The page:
Open For Business

According to The New York Times, brands are moving boldly into the media business, and are even willing to accept advertising on their content rich sites from competitive products.

NBC Universal and Procter & Gamble have set up a pet-focussed Web portal that looks something like a Yahoo or AOL for pet owners, with a bit of Facebook and MySpace thrown in.
The companies plan to share the advertising revenue. Procter & Gamble is planning to market its Iams pet food and Febreze air freshener there, and NBC Universal, a unit of General Electric, is promoting some of its programs. Petside will also be linked to a pet-specific site in NBC’s iVillage site and promoted weekly on the “Today” show.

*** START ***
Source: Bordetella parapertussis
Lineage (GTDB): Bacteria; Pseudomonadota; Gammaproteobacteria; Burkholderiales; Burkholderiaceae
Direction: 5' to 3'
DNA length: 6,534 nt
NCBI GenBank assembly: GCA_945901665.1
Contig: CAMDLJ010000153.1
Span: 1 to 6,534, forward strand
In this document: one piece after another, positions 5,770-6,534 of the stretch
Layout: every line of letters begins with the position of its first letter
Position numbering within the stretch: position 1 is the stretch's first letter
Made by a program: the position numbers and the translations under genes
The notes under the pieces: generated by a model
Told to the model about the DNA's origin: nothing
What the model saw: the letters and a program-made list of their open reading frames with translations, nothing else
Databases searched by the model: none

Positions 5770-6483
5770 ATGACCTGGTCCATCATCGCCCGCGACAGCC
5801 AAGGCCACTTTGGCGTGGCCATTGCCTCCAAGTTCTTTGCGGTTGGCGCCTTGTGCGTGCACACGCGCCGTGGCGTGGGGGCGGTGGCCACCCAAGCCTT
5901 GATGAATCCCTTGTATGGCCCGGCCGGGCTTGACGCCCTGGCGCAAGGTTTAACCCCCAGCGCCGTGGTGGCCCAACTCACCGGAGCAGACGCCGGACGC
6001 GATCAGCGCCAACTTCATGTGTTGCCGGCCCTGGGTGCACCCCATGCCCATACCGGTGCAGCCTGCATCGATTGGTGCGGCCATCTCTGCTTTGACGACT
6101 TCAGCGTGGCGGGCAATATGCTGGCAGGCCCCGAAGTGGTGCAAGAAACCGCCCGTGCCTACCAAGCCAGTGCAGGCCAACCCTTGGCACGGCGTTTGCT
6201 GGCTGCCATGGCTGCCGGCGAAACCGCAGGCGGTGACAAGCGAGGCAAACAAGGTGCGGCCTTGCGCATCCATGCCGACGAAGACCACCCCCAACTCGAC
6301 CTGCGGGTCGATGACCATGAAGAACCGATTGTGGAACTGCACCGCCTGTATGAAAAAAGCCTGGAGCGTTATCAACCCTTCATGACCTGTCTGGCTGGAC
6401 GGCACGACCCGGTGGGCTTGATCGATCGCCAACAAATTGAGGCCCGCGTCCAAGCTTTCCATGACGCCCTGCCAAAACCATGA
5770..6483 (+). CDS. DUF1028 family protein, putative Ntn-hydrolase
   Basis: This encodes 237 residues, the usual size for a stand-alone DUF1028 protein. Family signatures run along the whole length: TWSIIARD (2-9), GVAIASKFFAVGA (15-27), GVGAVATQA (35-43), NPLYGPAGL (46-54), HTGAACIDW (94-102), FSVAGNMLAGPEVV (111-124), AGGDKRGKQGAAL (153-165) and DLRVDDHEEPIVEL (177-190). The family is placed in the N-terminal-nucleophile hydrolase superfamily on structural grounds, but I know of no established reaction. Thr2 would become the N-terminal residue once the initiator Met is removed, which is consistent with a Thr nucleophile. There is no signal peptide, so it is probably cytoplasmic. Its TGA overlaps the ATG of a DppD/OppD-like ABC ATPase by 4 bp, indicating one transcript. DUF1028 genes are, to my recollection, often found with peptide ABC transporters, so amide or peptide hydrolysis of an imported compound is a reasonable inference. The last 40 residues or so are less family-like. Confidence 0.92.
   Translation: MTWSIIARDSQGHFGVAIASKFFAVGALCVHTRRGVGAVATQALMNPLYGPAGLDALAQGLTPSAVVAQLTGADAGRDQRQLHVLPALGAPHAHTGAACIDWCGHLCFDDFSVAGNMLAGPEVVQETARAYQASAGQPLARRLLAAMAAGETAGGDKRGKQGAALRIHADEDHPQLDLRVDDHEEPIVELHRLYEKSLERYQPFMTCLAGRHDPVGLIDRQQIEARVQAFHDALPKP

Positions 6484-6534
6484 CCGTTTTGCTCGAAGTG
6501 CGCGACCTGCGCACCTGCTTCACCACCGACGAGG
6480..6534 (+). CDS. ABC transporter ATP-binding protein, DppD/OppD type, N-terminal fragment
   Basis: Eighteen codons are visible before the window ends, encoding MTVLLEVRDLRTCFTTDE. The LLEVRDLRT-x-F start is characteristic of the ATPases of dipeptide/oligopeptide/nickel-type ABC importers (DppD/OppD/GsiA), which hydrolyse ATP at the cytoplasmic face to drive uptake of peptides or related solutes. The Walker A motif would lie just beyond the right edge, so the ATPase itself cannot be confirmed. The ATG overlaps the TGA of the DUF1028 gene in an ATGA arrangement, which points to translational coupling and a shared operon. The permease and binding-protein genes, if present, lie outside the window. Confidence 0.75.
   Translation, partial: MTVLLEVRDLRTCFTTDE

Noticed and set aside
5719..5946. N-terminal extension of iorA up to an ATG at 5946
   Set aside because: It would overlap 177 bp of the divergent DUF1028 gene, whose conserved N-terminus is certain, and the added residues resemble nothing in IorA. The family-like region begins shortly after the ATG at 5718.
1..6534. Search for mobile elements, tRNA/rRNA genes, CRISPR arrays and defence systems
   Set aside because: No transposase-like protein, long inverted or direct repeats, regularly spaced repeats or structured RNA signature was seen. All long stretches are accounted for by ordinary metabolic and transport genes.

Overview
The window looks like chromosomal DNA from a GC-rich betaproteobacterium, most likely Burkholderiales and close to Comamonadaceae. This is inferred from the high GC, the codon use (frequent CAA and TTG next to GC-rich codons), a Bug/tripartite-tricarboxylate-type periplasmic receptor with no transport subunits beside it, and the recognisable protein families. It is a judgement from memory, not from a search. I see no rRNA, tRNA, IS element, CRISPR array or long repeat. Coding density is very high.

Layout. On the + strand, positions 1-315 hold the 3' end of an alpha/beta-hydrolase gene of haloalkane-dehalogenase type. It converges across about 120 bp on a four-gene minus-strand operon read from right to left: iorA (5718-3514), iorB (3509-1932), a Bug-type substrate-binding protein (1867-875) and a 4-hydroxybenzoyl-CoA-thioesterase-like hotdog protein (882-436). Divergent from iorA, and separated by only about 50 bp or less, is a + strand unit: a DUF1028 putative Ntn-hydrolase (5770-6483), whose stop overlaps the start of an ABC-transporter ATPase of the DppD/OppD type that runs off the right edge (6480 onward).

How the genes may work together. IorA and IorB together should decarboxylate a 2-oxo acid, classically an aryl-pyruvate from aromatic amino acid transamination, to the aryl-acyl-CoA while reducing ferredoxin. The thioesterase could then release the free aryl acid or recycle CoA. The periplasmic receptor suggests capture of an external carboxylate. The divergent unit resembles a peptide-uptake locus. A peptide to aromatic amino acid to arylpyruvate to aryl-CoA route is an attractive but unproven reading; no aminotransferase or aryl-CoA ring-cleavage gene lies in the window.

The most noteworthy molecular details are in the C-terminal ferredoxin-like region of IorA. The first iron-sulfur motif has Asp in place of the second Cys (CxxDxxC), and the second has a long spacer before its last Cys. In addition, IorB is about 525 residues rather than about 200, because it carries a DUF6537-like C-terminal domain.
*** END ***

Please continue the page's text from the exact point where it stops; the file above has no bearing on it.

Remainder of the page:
But Petside will be open to any advertiser, including companies with products that compete with Procter.
“Keeping it narrowly defined as a Procter thing would not let it acknowledge its potential,” said Jim Stengel, the global marketing officer of Procter & Gamble. “It can make a bigger splash and a bigger difference if it’s bigger and if it’s more inclusive.”

Bravo P&G. Way to reject the concept of walled gardens and accept the “click here, click there” nature of interweb for what it is. It’s imperative that marketers play by the interweb’s rules, and walk away from outdated concepts of control, fashioned for another time and media. Yet, very few are willing to do so.



About David Burn

I wrote my first ad for a political candidate when I was 17 years old. She won her race and I felt the seductive power of advertising for the first time. Today—after working for seven agencies in five states—I am head of brand strategy and creative at Bonehook in Portland, Oregon.